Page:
Database Technology for Reliable Systems: Issues, Impact, and Approaches (Panel).

Matthew Morgenstern: Database Technology for Reliable Systems: Issues, Impact, and Approaches (Panel). VLDB 1992: 495
  author    = {Matthew Morgenstern},
  editor    = {Li-Yan Yuan},
  title     = {Database Technology for Reliable Systems: Issues, Impact, and
               Approaches (Panel)},
  booktitle = {18th International Conference on Very Large Data Bases, August
               23-27, 1992, Vancouver, Canada, Proceedings},
  publisher = {Morgan Kaufmann},
  year      = {1992},
  isbn      = {1-55860-151-1},
  pages     = {495},
  ee        = {db/conf/vldb/Morgenstern92.html},
  crossref  = {DBLP:conf/vldb/92},
  bibsource = {DBLP,}


Design decisions in data modeling, logic databases, distributed databases, locking algorithms, and query languages have significant impact on whether the resulting system will be trustworthy and reliable, or whether the system will be asweak as the least trustworthy user or application program.

Security research is concerned in large part with reliability and trustworthiness of systems. Such work helps protect against user errors that could corrupt or destroy data as well as protecting against malicious users. Security issues are no longer just in the domain of military systems. Commercial and financial systems as well as corporate information networks are increasingly concerned with the trustworthiness of the distributed database systems on which they rely.

Meanwhile, it is important to extend collaborative systems to include multiple organizations engaged in joint ventures. Collaboration often involves shared access to common data, and with this comes the need for access controls and authentication. Organizations also are concerned with protection of proprietary information; flexible controls are needed in order for such protection to not stifle mutually beneficial collaboration.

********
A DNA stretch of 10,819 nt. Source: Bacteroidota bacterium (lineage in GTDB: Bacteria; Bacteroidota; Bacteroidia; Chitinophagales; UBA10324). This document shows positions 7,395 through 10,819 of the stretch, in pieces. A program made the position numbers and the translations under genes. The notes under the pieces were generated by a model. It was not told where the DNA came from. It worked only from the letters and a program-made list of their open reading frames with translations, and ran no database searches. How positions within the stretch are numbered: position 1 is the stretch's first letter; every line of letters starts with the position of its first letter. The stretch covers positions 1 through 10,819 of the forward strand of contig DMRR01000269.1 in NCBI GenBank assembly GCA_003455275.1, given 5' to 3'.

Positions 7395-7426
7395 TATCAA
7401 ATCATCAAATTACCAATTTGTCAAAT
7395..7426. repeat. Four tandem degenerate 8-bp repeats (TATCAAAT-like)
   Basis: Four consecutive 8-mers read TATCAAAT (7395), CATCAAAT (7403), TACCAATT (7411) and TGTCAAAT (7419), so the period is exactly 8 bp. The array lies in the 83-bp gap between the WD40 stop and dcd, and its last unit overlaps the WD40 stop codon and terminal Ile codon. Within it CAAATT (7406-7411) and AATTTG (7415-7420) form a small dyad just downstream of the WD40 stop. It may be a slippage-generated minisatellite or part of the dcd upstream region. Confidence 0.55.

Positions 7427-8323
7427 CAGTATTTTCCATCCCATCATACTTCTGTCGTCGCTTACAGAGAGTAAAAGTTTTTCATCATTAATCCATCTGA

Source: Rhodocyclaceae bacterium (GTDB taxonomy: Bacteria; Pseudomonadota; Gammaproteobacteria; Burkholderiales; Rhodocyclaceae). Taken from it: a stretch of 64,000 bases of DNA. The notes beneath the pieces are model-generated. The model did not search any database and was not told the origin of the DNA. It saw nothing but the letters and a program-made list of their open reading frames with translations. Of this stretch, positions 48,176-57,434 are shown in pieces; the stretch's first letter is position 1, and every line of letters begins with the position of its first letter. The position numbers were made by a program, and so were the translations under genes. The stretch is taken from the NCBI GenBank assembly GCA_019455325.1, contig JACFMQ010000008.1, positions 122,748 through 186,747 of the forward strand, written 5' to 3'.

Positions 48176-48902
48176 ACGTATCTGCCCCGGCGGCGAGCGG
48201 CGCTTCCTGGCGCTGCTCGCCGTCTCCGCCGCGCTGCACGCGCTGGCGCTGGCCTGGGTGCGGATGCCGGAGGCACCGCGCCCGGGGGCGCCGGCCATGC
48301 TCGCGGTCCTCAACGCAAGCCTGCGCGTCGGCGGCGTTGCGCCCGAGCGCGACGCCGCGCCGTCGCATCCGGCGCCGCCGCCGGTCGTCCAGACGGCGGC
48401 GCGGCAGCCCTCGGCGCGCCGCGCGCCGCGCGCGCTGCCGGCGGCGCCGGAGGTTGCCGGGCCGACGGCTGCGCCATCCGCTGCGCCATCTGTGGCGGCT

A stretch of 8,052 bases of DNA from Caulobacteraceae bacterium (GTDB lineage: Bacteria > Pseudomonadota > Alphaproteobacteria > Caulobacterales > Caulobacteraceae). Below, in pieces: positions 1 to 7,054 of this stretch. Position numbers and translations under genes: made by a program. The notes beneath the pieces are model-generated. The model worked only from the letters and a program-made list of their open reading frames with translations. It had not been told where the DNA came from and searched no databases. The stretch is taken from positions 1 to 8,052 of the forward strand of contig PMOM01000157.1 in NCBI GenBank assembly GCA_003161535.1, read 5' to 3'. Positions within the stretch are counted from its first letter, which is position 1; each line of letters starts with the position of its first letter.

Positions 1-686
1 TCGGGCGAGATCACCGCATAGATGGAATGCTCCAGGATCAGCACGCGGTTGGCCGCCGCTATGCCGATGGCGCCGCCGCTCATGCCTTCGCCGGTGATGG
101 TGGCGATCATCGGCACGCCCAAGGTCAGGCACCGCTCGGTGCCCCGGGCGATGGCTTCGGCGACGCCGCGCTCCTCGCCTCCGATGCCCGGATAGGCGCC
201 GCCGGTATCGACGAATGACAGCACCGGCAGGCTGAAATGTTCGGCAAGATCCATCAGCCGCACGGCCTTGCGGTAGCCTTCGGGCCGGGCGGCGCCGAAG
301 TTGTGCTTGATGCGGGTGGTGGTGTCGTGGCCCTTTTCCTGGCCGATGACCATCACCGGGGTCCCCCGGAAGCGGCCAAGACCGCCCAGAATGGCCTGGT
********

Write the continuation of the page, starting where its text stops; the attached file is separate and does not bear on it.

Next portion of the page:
Some of the other controversial issues we will address include:

  1. What changes in database design will increase the reliability of data?
  2. Are the design and performance costs of a secure/trustworthy system worth the benefits?
  3. Can database technology facilitate wide-area collaboration, and what are the tradeoffs between security and accessibility of data?
  4. Which approaches and security models are appropriate for different applications, and how do these models support change and evolution?
  5. What can we learn from those otherwise good systems which failed because of malicious or accidental intrusion?
The IFIP Working Group on Database Security has scheduled its technical meetingto immediately precede the VLDB conference this year in order to help foster increased technology flow between these two sister organizations. This panel is a primary vehicle to accomplish such technology interchange. The panelists will include database researchers who have published in VLDB or similar database conferences, designers/implementors of database systems, and practitioners having experience with secure and unsecured systems.

Copyright © 1992 by the VLDB Endowment. Permission to copy without fee all or part of this material is granted provided that the copies are not made or distributed for direct commercial advantage, the VLDB copyright notice and the title of the publication and its date appear, and notice is given that copying is by the permission of the Very Large Data Base Endowment. To copy otherwise, or to republish, requires a fee and/or special permission from the Endowment.

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Li-Yan Yuan (Ed.): 18th International Conference on Very Large Data Bases, August 23-27, 1992, Vancouver, Canada, Proceedings. Morgan Kaufmann 1992, ISBN 1-55860-151-1
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